Friday, November 1, 2013

Substance Use and Victimization: Street-involved Youths’ Perspectives and Service Implications

Research shows that homeless youth engage in substance use and abuse at high rates, with results from one national study (N=11,000) indicating lifetime use rates among homeless youth to be 99% for marijuana, 78% for cigarettes, and 76% for alcohol.1 Rates of recent use are similarly high; one study found 84% of homeless youths had used one or more substances in the past three months.2 This substance use is associated with street victimization; those who meet criteria for alcohol abuse are three times more likely to have experienced a traumatic event and five times more likely to meet PTSD criteria.4 Though using substances is related to experiencing trauma and PTSD,4,5 explanations for this relationship vary. Some scholarship indicates substance use is a risk factor or precursor to trauma.6-8  Still other scholarship places substance use among homeless youth as a type of self-medication strategy used to relieve trauma or PTSD symptoms.9 In the present study, the authors rely on qualitative inquiry to determine 1) how substance use places homeless youth at risk for trauma and 2) how substance use acts as a coping mechanism.

The Sample

A purposive sample of 50 youth participated in individual interviews, responding to open-ended questions regarding coping methods, substance use, and victimization.

  • Age: M=20 (SD=1.1)
  • Gender: 54% male, 46% female
  • Race/ethnicity: 40% Black, 26% Latino, 20% White, 14% other
  • Living situation: 66% street or temporary shelter; 34% with friends, family, or in foster or criminal justice systems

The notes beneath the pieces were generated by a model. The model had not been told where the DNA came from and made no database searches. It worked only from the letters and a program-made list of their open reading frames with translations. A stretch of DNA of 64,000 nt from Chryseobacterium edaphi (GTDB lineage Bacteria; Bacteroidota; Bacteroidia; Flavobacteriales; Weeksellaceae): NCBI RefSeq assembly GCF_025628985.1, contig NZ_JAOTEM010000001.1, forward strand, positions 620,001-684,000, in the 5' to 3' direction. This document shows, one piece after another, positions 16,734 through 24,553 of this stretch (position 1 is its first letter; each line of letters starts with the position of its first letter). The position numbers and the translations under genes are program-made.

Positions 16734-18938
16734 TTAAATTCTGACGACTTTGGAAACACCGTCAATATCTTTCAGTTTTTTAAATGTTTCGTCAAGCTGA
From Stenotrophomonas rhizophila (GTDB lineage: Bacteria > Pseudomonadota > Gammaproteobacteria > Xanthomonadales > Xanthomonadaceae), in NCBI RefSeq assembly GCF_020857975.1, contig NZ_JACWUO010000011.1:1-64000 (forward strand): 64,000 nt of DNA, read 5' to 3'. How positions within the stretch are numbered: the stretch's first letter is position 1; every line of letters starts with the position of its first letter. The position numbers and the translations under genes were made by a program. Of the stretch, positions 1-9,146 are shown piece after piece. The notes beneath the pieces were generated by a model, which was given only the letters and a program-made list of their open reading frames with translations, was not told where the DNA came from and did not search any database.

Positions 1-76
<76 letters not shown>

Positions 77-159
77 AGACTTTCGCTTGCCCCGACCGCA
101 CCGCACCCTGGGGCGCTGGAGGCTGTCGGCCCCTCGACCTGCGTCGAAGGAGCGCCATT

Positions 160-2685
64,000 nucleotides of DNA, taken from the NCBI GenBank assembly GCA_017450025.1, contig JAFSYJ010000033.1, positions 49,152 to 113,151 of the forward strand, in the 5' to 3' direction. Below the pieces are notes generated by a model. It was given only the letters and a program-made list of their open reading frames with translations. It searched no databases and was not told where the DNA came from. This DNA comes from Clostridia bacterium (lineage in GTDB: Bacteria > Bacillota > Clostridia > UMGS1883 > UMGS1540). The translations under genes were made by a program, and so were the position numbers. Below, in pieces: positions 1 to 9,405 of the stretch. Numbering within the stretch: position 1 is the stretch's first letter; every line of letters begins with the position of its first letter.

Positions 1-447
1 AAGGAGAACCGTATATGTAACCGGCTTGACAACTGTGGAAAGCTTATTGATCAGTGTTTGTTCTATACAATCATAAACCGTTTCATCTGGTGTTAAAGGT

• 82% experienced a traumatic event, 22% met PTSD criteria, 68% met drug abuse or dependence criteria, 42% met alcohol abuse or dependence criteria
The Results
The authors used template analysis10 based on existing literature. The authors discuss themes in the data within two categories: substance use leads to negative consequences and substance use as coping for victimization or distress. These themes are briefly summarized below.

Substance Use Leads to Negative Consequences
  • Physical health problems from substance use (e.g., sexually transmitted illnesses, withdrawal symptoms, substance overdose, addiction)
  • Emotional consequence of substance use (e.g., anger, irritability, depressive symptoms, guilt, pain, sadness)
  • Loss of relationships and support systems (e.g., broken trust, feelings of abandonment and isolation)
  • Decreased motivation to leave the streets (e.g., laziness, not showing up for obligations, disruption of service-seeking behaviors, sacrificing money for substances)
  • Lack of awareness (e.g., reducing inhibitions and awareness of potential victimization)
  • Participation in illegal or violent activities to support need for substances (e.g., robbing, mugging, prostituting)

Substance Use as Coping for Victimization or Distress
  • Substance use to deal with uncomfortable emotions/moods (e.g., to improve mood, deal with loss, reduce traumatic flashbacks)
  • Substance use to relax (e.g., deal with current life circumstances, to avoid anger and violence in social interactions)
  • Substance use to escape and avoid thoughts (e.g., forget trauma and avoid thoughts of homelessness and related living conditions)
  • Substance use to socialize and find support (e.g., having fun, help open up to homeless peers for support)
  • Substance use as a temporary fix (i.e., fixes current emotional pain, but often leads to long-term consequences)

The Implications